On missing creativity

Hello everyone. How is your January going? Traditionally my most difficult month of the year, I have been surprised by how well I'm getting through it. Instead of laying under a mountain of duvets with a never ending supply of Earl Grey tea, I've been able to keep up with everything I had planned - which isn't much because overloading when you're potentially going to be feeling a little fragile is a recipe for disaster. I've been maintaining my running routine and have actually been enjoying the cold evening runs home. Another benefit has been starting yoga on a Monday evening immediately after work - such a fabulous way to begin the week. 


The slight downside to anticipating such an awful month is that you become super sensitive to how you are feeling. One aspect that has come into ever sharper focus for me is my ongoing lack of desire to create. Just a year ago you would find me prioritising making a dress or a free motion picture over doing the house work. Ever since finishing up the items for the wedding, I've not reached the third step of the creative ladder, let alone the normal eight or nine that I'm so familiar and much more comfortable with. A missing sewjo is fine - I've been here before and it is inevitable it will happen again but I have been surprised by one particular emotion that has come with all of this.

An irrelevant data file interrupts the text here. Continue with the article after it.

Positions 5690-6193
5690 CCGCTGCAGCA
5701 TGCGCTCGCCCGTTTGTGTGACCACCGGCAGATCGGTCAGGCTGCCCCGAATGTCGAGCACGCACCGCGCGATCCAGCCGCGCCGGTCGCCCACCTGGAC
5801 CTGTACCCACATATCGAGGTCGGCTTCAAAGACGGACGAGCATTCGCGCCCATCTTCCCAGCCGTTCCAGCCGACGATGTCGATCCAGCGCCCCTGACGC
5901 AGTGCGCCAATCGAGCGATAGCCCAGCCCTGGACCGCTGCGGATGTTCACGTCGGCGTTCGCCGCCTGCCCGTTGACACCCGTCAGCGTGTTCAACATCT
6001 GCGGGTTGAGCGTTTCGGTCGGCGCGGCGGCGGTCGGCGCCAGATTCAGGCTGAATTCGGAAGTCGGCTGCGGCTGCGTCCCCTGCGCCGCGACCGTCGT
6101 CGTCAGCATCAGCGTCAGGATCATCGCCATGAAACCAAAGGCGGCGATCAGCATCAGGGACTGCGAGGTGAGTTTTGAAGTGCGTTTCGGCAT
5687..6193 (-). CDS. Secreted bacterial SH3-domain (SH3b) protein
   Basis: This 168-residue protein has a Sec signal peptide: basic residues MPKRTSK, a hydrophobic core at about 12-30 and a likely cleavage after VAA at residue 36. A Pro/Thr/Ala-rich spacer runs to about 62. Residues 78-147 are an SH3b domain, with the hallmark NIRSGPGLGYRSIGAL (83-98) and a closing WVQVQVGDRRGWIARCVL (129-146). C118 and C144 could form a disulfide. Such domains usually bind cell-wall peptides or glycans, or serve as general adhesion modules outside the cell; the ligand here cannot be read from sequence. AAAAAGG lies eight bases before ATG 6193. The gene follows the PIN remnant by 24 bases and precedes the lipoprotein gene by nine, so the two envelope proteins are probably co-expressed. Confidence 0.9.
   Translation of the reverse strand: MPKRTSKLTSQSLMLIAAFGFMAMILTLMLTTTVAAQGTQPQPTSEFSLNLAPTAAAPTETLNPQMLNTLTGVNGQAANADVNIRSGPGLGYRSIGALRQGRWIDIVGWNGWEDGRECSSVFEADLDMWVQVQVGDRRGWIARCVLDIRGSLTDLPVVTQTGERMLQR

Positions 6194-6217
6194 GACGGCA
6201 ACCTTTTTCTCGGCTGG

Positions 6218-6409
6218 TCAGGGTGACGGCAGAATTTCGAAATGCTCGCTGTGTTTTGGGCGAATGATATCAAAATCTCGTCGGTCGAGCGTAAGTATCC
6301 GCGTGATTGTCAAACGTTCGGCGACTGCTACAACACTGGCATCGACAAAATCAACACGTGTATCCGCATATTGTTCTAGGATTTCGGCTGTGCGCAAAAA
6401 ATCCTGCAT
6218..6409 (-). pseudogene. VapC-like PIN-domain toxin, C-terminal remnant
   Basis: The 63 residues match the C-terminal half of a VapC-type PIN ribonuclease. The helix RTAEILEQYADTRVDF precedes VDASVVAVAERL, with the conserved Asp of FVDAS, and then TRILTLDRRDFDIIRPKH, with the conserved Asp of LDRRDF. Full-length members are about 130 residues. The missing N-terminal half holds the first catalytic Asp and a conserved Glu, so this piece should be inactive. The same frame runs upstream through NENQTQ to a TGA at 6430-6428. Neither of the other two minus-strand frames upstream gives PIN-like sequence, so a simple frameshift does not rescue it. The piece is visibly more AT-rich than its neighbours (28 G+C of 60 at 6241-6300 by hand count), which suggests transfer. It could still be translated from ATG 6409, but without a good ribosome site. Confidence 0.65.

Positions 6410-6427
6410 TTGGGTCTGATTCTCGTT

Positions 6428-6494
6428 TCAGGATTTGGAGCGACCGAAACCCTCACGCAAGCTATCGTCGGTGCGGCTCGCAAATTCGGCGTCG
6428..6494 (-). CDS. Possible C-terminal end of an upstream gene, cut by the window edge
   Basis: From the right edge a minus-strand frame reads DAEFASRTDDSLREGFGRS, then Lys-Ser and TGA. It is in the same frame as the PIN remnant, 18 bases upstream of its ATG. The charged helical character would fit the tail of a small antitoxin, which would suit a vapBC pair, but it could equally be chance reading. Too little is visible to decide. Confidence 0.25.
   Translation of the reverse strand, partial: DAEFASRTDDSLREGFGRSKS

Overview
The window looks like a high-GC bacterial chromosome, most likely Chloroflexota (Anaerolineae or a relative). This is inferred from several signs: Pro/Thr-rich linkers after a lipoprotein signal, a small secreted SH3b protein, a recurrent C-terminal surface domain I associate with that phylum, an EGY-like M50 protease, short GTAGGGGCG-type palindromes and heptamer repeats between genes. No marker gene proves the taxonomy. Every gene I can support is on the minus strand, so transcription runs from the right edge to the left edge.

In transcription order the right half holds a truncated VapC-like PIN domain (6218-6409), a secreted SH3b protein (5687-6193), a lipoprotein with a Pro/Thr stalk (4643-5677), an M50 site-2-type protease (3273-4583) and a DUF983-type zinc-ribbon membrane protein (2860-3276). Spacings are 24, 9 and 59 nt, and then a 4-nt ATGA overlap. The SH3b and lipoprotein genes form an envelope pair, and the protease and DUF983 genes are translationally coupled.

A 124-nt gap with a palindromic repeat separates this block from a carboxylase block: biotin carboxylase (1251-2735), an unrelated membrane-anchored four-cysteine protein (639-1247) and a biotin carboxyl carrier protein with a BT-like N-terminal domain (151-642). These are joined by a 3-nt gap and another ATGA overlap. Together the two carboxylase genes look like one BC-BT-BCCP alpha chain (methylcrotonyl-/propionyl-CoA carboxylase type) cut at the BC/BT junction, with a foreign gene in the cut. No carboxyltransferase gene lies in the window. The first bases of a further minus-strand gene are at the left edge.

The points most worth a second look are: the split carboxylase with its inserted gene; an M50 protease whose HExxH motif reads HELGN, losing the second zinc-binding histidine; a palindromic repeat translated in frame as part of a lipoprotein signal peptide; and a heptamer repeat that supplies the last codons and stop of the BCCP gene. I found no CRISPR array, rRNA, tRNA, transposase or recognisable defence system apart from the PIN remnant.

Guilt. This is becoming the overwhelming feeling I experience when I think about sewing, when I see fabric, or go on social media and see fabulous makes in progress. This feeling is nuanced. I don't feel that I owe anything to the online sewing community - we can all pick and choose how, and to what extent, we want to interact with others. Instead I feel awful that I am not joining in, not sharing because I am not making. I'm now struggling to sit on the sidelines and cheer you all on because it opens the wound of not making a little wider every time I do. I'm avoiding our study where my sewing supplies are kept. The room is in an absolute mess and needs to be tidied but the stab of guilt of looking at my stash and all my scraps sends me dashing for the sofa and the safety of a fiction book.